Album Review: Doug Burr – O Ye Devastator

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Is it folk? Is it rock? Stop—you’re both right.

O Ye Dev­as­ta­tor, the lat­est al­bum from Den­ton, TX, trou­ba­dour Doug Burr, is a study in how peo­ple should sim­ply give up when it comes to at­tempt­ing to cat­e­go­rize an in­creas­ing num­ber of artists who like their folk and rock sep­a­rate from one an­other, as much as they do when its rolled up into one in­sanely pleas­ing concoction.

Burr brings the noise, but he does bring the folk, as well. There’s a plucky, ram­bunc­tious qual­ity to “Red, Red,” where the banjo bounces gid­dily across the tune, and “Do You Hear Wed­ding Bells” is a pas­toral, or­ches­tral num­ber that is as sweet as it is heartbreaking.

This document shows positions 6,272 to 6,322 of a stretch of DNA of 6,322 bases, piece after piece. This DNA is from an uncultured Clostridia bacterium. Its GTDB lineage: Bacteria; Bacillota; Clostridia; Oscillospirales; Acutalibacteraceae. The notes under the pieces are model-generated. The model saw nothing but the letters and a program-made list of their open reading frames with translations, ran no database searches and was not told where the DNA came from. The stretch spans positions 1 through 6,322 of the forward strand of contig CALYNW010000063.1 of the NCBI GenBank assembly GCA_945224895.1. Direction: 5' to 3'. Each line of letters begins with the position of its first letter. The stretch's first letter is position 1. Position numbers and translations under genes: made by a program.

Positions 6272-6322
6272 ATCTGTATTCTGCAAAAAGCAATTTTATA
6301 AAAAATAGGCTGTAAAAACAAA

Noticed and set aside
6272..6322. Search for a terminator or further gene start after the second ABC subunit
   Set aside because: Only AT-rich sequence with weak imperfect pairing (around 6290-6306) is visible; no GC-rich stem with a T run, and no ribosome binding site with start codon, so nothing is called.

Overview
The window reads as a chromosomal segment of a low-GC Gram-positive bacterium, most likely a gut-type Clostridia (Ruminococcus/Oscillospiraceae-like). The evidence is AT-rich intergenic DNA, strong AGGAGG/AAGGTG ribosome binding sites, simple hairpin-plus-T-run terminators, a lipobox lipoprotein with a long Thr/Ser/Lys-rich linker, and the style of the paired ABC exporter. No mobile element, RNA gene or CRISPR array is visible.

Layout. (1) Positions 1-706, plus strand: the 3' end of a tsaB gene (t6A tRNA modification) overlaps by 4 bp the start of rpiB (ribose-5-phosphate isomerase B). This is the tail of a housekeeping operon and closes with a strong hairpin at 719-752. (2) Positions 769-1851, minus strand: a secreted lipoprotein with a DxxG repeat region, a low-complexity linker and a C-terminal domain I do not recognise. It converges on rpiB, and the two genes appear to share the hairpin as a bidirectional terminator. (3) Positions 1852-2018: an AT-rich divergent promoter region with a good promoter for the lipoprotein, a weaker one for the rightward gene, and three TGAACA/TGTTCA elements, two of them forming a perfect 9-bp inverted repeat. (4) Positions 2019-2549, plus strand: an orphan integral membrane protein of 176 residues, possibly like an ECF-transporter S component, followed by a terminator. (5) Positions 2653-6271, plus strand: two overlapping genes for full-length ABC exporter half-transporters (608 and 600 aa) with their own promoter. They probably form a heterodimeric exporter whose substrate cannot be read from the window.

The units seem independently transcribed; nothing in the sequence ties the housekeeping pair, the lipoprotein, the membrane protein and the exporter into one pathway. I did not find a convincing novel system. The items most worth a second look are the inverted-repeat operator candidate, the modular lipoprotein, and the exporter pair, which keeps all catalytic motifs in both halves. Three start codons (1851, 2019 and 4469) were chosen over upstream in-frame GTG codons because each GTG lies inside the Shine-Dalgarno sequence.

Does the in­clu­sion of a few, quiet num­bers make a folk record? I think not. Es­pe­cially when, of all things, an instrumental—the con­tem­pla­tive, elec­tronic and at­mos­pheric “All Our Lives”—finds it’s way into all of the com­min­gling of el­e­ments, both folky and revved-up.

Sim­i­lar to Joe Pug, Josh Rit­ter and even Cory Chisel, Burr can go from in­tro­spec­tive to an­themic in a few sec­onds flat with not only ease, but be­liev­abil­ity to boot. As ev­i­denced on not only this lat­est re­lease, but his On Prom­e­nade al­bum from a cou­ple of years ago, Burr and other artists like him oc­cupy a sneak­ily var­ied space of the mu­si­cal uni­verse where lit­er­ate tales of love and courtship can rock out with reverb-drenched fer­vor, as does “At the Pub­lic Dance“.

When that tune ends with a spacey, fuzzed-out jam that boasts all of the bom­bast of an Ex­plo­sions in the Sky num­ber, it can be hard to see where folk truly fits in.

Hint: it re­ally doesn’t. And that’s okay.

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